San Jose (CA) - IBM researchers claim to have found a way to use current deep-ultraviolet (DUV) lithography techniques for the production of 32nm chips and smaller. While The limits of DUV have been pushed out several times, the semiconductor industry plans to make a costly switch to an extreme ultraviolet (EUV) process in 2009. IBM's discovery could delay the transition for at least one more product generation.
Moore's Law is considered to be the main innovation driver for the semiconductor industry, and according to Intel, alive and kicking at least until 2015. But Intel's confidence often is met with doubt as the observation by Intel co-founder Gordon Moore that transistor counts in microchips double every 18 to 24 months appears to be increasingly difficult to achieve. Every new product generation requires companies to dedicate more human and financial resources and drives development and production cost to astronomic levels.
One of key investments is targeted at lithography, which is the process used to print circuits onto computer chips. Chip lithography is very similar to traditional silk-screening, but semiconductor firms use light instead of ink to print microscopic circuits onto their products. DUV, which uses 193 nm light sources, has been in place since 1995, but was believed to run out of steam by 2003 or 2004. Back in 1997, Intel, Motorola and AMD created the EUV Limited Liability Corporation to develop an extreme ultraviolet process (EUV) to replace DUV at the 100 nm production level. Today, first chips are built in 65 nm and the industry generally believes that EUV may be necessary to be implemented for 32 nm semiconductors, which are scheduled to arrive in 2009.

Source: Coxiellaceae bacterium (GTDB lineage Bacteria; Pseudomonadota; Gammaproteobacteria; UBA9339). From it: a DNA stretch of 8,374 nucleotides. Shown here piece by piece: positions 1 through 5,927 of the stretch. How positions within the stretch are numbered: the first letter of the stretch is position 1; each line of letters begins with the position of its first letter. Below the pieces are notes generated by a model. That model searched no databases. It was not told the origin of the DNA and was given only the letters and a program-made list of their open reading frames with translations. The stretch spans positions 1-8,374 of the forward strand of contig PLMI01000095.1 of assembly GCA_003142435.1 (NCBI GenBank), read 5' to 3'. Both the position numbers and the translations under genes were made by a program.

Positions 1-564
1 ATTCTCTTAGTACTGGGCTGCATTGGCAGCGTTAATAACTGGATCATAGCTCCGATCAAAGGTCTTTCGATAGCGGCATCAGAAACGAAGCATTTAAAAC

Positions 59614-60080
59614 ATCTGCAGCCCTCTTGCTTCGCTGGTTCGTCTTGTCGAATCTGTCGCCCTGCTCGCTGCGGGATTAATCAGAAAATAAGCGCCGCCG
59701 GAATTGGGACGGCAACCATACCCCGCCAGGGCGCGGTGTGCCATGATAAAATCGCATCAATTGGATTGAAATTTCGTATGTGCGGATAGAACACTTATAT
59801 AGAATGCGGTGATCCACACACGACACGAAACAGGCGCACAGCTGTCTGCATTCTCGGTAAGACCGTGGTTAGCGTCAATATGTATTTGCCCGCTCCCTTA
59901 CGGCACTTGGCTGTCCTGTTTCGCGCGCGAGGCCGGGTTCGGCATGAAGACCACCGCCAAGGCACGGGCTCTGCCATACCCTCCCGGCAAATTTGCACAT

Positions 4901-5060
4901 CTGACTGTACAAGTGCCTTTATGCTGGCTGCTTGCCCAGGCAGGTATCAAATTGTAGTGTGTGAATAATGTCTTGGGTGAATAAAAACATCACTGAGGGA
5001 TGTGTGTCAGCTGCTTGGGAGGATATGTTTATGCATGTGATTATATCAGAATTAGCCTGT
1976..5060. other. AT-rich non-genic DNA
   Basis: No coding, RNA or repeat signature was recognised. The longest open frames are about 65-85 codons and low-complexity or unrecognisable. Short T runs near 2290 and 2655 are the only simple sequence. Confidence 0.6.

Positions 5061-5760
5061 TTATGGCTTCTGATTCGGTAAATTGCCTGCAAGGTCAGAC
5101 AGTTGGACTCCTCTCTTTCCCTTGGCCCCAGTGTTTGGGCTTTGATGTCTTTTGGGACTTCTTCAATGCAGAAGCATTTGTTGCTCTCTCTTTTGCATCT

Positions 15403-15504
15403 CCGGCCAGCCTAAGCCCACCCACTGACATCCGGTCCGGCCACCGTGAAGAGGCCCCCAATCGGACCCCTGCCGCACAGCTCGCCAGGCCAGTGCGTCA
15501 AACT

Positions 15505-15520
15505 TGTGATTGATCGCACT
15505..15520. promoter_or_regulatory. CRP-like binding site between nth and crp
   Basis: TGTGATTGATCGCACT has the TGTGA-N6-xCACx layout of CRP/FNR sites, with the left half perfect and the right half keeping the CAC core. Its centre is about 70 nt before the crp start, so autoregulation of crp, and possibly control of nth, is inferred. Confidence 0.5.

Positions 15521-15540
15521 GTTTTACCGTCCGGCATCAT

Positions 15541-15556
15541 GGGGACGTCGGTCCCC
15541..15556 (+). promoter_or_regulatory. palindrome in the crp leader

IBM now claims that it may be able to push out the introduction of EUV even further. Researchers of the firm claim to have developed 29.9 nm structures. A "high-index immersion" variant promises to be able to provide a path for extending Moore's Law further, thus buying the industry time before having to make the transition to EUV.
"We believe that high-index liquid imaging will enable the extension of today's optical lithography through the 45- and 32-nanometer technology nodes," said Mark Slezak, technical manager of JSR Micro, a firm that developed the 29.9 nm structures with IBM. "Our industry faces tough questions about which lithography technology will allow us to be successful below 32 nanometers. This new result gives us another data point favoring the continuation of optical immersion lithography."
IBM's and JSR Micro's findings are especially important, as it is not just very expensive to implement, but because the industry is still facing serious challenges in making EUV a reality. While Intel said in 2004 that it installed world's first commercial EUV lithography tool and set up an EUV mask pilot line - a milestone in producing smaller circuits with EUV - the technology especially appears to not only lack a stable and powerful EUV source.
Also, the 13.5 nm light of EUV is absorbed by all materials - including air - including the glass that traditional lenses are made from. Operating in vacuum, EUV lithography relies on high-quality, and exotic all-reflective optics instead of transmissive optics. Another concern are defects in EUV photomasks, which are prone to slight defects and currently expand under the heat generated by the EUV printing process beyond tolerance levels. Intel addresses this issue through a partnership with Corning, which is expected into a technology development that delivers high-volume EUV photomasks by 2009.
IBM's solution is based on an "interference immersion lithography" test apparatus, which the company calls "Nemo." The devices uses two intersecting laser beams to create light-and-dark interference patterns with spacings closer than can be made with current chip-making apparatus, IBM explained. The company plans to use Nemo for further research that may push DUV even further. "Now that IBM's new result shows a path for extending optical lithography, high-index lens materials must be developed to enable its commercial viability," the firm said.